ongoing agony Family of murdered Lisa Dorrian still have hope her body will be found 17 years on
'We had no reason to suspect that someone would have wanted to hurt Lisa, or that someone would have wanted to hurt Lisa, killed her and hidden her body.'
The family of Bangor woman Lisa Dorrian have never given up hope that her body and her killer will be found.
The 25-year-old disappeared from a caravan site in Ballyhalbert in February 2005 and despite hundreds of searches and a high-profile campaign, no trace of her has ever been found.
For new series Murder in the Badlands, which began last Monday, her family laid bare the devastating impact Lisa's disappearance has had on them.
Mum Pat died in 2015 without ever learning what happened to her daughter and dad John says he's learned to cope with the ongoing nightmare by never raising his hopes about any new development.
The investigation has been plagued by rumours and misinformation to deliberately throw police off the track of Lisa's killer, but the senior investigating officer believes the truth still lies in Ballyhalbert.
Joanne Dorrian, who's led the 17-year campaign with sister Michelle to discover how Lisa died and the location of her remains, says her previous life stopped the day she went missing.
"I categorise my life now in two ways, before Lisa went missing and after Lisa went missing, because I'm two different people," she says.
She also carries the burden of advice she gave to her sister after Lisa had split up with her boyfriend and confided that she found it too painful to be in the same social circle, when Joanne advised her to find new friends.
"I had no idea the impact that would have. She then did go and find new friends and that's really what led to her being murdered."
On the night of the murder Lisa had been at a party in a caravan on the Ballyhalbert site.
According to the last person to see her alive, a 17-year-old who worked as a groundsman, they were the only two people there at 5am when they were alarmed by noises and flashing lights outside. He says they ran outside and in opposite directions and she was never seen again.
Joanne knew within hours that something was very wrong, and after speaking to the teenager the family started their own search of the site.
"The story that we were being told, that Lisa ran out of the caravan and went one way and the young guy went the other way, didn't change. That's all we had to go on.
"We had no reason to suspect that someone would have wanted to hurt Lisa, or that someone would have wanted to hurt Lisa, killed her and hidden her body.
"The only thing that we could do was search so we walked and walked and walked.
"I remember saying we are actually looking for Lisa's body because I thought she must have just fell and the cold got had maybe got to her because we had never lived in a world where murder even featured.
"We knew something was wrong, but I didn't know about murder."
Nine days after Lisa's disappearance police opened a murder inquiry. A blizzard of misinformation followed, linking the LVF to her killing and suggesting various locations for her body, all to deflect attention from the real culprit.
"From then it felt like one day was the same as the next and the next and the next."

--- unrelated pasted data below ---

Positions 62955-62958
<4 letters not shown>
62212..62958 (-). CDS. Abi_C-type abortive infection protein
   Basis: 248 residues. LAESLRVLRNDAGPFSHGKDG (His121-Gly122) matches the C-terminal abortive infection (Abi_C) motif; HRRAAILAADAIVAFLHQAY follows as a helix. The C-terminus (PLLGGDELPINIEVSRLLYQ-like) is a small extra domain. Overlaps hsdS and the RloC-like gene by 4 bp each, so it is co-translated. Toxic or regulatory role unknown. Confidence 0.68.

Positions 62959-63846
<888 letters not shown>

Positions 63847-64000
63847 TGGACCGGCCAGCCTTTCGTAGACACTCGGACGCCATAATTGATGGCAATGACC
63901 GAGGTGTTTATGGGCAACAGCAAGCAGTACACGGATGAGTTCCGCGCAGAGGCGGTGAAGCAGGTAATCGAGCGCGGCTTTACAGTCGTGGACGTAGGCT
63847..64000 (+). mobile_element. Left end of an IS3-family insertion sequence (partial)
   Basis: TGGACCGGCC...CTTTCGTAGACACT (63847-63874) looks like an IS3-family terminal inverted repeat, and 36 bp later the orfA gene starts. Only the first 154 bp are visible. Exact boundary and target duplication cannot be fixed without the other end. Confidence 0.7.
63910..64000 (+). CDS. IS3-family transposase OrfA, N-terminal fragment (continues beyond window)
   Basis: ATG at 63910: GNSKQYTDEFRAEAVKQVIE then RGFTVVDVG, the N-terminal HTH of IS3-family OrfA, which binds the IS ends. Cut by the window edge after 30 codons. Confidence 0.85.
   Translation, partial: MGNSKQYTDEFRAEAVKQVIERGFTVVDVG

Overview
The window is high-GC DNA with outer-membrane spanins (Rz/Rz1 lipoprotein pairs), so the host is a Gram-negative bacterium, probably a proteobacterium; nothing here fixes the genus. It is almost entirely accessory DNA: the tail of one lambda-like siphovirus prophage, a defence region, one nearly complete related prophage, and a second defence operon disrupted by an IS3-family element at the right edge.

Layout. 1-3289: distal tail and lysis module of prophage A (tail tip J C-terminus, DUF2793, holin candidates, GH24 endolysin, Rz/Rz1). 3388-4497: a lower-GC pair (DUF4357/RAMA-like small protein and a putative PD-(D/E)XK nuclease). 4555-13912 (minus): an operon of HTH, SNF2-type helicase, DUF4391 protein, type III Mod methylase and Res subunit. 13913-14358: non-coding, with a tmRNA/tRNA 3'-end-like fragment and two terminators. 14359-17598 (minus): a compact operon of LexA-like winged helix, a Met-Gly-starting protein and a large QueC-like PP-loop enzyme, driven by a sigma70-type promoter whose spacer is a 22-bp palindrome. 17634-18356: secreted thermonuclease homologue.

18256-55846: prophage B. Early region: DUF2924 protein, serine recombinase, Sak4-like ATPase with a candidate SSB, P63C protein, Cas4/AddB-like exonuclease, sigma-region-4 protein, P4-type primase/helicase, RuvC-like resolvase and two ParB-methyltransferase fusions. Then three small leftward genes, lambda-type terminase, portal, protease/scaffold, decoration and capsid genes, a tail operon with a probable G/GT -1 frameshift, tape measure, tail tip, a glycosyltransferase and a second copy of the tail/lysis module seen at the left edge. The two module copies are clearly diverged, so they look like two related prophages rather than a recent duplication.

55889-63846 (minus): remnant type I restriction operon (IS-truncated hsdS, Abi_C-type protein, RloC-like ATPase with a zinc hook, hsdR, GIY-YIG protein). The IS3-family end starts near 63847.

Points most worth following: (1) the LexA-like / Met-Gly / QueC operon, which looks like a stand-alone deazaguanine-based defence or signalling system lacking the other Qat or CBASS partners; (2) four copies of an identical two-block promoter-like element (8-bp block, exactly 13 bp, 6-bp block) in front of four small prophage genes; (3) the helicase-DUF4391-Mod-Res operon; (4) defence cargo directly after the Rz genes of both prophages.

Pat Dorrian refused to set foot in Ballyhalbert and never recovered from her daughter's disappearance.
"My mum was a really maternal person but when Lisa went missing my mum totally changed. She just lost her zest for life. She said she just didn't want to be here anymore," says Joanne.
The Dorrian family has offered a reward, kept up a media campaign, made a cinema appeal and been helped by Snow Patrol. There have been land and water searches which have raised their hopes but yielded no new evidence.
But their hope hasn't dimmed, and Joanna believes they will see her killer in court, and find Lisa.
"We always have an opportunity to find Lisa because they are not above the law. The police have never worked harder to try and get someone to justice, and I'm confident we are going to be able to do that."
The SIO on the case, Jason Murphy, believes the key to the 17-year-old mystery lies close to where Lisa was last seen alive.
"I have always believed the answers lie in Ballyhalbert. There was no evidence Lisa had a means to escape Ballyhalbert," he says.
"She was not equipped for cold weather, she had no money, no passport, she had no mobile phone. The only explanation for her not being in Ballyhalbert is that someone else has taken her away but in taking her away from that location that individual first of all had to be in that location, and that's why I believe the answers lie in Ballyhalbert."
The four-part series also looks at the murders of three other young women. Marian Beattie from Portadown was found dead after falling 100 feet into a quarry near Aughnacloy in 1973. No one was ever charged with her killing.
Arlene Arkinson disappeared in 1994 after accepting a lift from Robert Howard, later convicted of the rape and murder of a teenage girl in England. The remains of the 15-year-old, from Castlederg, were never found. Howard died in 2015 and an inquest last year ruled he had killed Arlene.
The killing of German backpacker Inga Maria Hauser also remains unsolved. The 18-year-old's body was found in Ballypatrick Forest in 1988, two weeks after she'd last been seen arriving in Larne on the ferry from Stranraer.
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